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Kings Science Academy hits back over claims of ‘failings’
A Bradford school has robustly defended itself against “serious failings” that were laid bare by a Department for Education (DfE) report.
Kings Science Academy pointed to the “unprecedented pace” of opening and a “lack of training and support available for new governors” in a statement on its website.
The flagship free school, in Lidget Green, was the subject of a top-level probe which uncovered financial failings – including the disappearance of tens of thousands of pounds – false invoicing, and questionable staff appointments and payments.
But a statement on the school website read: “Two years ago the academy started with a strong mission to tackle educational inequality and to offer a first-class education to children living in deprived areas of inner-city Bradford.
“The financial and governance systems were initially very weak due to the unprecedented pace of opening the school within two or three months from approval and the lack of training and support available for new governors.
“It is of no surprise that the draft EFA report has highlighted some weaknesses with regards to the financial systems and governance two years ago in their historical review.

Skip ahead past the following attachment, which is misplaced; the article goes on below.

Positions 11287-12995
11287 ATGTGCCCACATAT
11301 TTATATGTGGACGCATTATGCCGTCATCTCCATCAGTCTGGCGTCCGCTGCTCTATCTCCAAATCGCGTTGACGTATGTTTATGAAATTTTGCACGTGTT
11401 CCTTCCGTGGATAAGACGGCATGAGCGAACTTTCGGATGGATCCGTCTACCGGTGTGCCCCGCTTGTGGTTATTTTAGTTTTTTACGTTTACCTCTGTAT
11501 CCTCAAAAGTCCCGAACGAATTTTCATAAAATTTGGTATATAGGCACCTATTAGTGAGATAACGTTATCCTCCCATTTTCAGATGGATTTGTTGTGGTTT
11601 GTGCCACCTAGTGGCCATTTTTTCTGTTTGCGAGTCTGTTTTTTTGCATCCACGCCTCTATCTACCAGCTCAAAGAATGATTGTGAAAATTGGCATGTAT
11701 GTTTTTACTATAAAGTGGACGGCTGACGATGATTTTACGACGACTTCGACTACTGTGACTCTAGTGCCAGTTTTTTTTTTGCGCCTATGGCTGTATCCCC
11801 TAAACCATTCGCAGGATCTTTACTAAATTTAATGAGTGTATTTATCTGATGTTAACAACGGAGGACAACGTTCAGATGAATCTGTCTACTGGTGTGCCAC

“Alongside this review, the principal also instigated a full and thorough internal review of finance and governance using Crow Clark and Whitehill. This review also identified areas for developments and further improvements.”
It added: “There has been no misappropriation of funds and all expenditure has been academy related.”
The school claims improvements in finance and governance systems have been achieved, and points to a “positive July 2013 report from the EFA on finance and governance”, a Deloitte audit report (2011-2012) which “highlighted how strengths and improvement were evolving”, and the external governance audit report (September 2013) from Bradford Council.
The statement continued: “The academy is now currently being monitored and challenged by a very effective governing body and there are strong financial control systems in place.”
DfE auditors were called in to examine the books after concerns were raised by a whistleblower about the way it was being run since it opened in September 2011.
The investigators found failings in the financial controls which has led to almost £77,000 of £183,000 Government start-up cash still being unaccounted for and now having to be paid back.
The probe also found the principal Sajid Hussain Raza had employed members of his family at the school.